Wilier Triestina threatens legal action over motorised cross bike

Italian manufacturer outraged after Belgian rider Femke Van den Driessche was found with a motor in a bike at the cyclocross Worlds on Saturday

Italian bike manufacturer Wilier Triestina has said that it will take legal action against the rider who was found to have a motor contained in their bike at the Cyclocross World Championships on Saturday.

Belgian rider Femke Van den Driessche pulled out of the under-23 women’s race after she broke a chain on one of her Wilier bikes, as a spare bike was meanwhile being searched by the UCI for a hidden motor.

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“Our Company will take legal action against the athlete and against any responsible for this very serious matter,” said CEO Andrea Gastaldello in a statement, “in order to safeguard the good name and image of the company, marked by professionalism and seriousness in 110 years of history”.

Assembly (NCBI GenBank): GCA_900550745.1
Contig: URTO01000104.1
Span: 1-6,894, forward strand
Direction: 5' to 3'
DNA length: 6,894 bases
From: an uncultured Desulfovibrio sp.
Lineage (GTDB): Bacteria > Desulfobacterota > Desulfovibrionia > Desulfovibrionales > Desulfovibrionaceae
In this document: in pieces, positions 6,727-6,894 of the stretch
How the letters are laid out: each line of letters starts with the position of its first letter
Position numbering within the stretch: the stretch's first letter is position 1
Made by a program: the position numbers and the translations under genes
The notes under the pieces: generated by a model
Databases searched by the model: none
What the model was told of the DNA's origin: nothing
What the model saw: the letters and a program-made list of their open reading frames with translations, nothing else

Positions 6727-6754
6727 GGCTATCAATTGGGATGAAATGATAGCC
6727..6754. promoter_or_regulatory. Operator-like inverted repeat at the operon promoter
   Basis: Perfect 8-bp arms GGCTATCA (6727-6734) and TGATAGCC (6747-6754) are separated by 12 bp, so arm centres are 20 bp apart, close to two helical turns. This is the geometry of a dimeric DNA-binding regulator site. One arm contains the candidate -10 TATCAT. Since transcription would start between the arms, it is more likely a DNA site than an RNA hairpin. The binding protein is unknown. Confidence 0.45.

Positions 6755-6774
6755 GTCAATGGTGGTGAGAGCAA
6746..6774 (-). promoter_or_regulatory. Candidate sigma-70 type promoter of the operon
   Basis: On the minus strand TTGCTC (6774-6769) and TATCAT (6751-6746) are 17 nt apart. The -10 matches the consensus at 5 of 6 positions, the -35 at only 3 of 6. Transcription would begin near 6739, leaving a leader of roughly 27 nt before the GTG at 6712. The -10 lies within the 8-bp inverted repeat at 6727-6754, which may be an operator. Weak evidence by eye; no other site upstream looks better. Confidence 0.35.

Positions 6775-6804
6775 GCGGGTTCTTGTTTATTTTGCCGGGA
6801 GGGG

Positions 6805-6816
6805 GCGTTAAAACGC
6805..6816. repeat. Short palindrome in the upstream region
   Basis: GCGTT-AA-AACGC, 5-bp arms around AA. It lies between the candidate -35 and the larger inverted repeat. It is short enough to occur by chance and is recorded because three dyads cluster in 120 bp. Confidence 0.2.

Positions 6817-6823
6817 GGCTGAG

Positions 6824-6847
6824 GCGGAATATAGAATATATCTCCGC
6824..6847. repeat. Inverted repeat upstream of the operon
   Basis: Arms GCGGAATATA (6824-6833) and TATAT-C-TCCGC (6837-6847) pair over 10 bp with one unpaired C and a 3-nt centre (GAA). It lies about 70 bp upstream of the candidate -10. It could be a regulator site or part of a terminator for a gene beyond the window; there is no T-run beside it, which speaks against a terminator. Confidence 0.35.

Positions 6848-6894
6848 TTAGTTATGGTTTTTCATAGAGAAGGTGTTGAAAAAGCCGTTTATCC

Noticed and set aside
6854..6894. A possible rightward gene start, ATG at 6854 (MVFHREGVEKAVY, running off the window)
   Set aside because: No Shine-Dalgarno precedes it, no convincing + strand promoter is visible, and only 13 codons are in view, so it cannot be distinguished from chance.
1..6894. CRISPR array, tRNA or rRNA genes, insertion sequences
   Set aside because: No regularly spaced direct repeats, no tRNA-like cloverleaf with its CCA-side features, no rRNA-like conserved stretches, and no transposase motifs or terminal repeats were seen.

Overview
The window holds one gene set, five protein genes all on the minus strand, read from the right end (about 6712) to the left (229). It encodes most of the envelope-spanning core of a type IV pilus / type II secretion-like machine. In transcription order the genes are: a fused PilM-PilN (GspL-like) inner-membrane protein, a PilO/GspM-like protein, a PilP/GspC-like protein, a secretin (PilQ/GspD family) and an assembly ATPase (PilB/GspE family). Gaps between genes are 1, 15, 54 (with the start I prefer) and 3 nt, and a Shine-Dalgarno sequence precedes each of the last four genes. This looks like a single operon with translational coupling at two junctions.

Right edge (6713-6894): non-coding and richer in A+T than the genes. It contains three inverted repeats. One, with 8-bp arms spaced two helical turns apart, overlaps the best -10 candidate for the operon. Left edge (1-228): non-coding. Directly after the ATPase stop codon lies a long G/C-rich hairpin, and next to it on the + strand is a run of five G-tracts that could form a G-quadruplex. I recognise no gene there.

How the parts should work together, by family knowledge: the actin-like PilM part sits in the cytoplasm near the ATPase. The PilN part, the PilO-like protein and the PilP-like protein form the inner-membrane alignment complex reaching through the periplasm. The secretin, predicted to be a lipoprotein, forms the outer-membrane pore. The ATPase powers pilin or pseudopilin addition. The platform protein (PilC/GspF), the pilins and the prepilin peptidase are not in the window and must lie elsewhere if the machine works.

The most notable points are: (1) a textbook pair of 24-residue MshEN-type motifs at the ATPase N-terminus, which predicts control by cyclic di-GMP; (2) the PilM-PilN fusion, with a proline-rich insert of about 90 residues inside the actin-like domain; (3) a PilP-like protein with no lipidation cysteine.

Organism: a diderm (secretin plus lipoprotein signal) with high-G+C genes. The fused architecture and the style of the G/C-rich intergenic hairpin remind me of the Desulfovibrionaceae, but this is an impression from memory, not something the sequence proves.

Cycling’s governing body reportedly used a tablet computer that reads radio frequencies to find the hidden motor, which could see Van den Driessche receive a minimum ban of six months.

Wilier, which supplies bikes to the 19-year-old’s Kleur Op Maat trade team, released a statement on Sunday distancing itself from the matter, saying the news was a “bolt from the blue.”

“We are literally shocked,” said Gastaldello.

“As the main technical partner, we want to distance from this act absolutely contrary to the basic values of our company, and with the principles of each sporting competition.

“Really unacceptable that the photos of our bike is making the rounds of the international media due to this unpleasant fact.

“We work every day to bring worldwide the quality of our products and when we know that a Wilier Triestina’s bike is meanly tampered we’re very sad.”

The motor found on Saturday is the first to be found since the UCI stepped up checks for ‘mechanical doping’ in recent seasons, and carries a punishment of a 200,000 Euro fine as well as a minimum six-month ban.

Van den Driessche has continued to deny any knowledge of the motor, claiming it was a friend’s bike that should never have been used.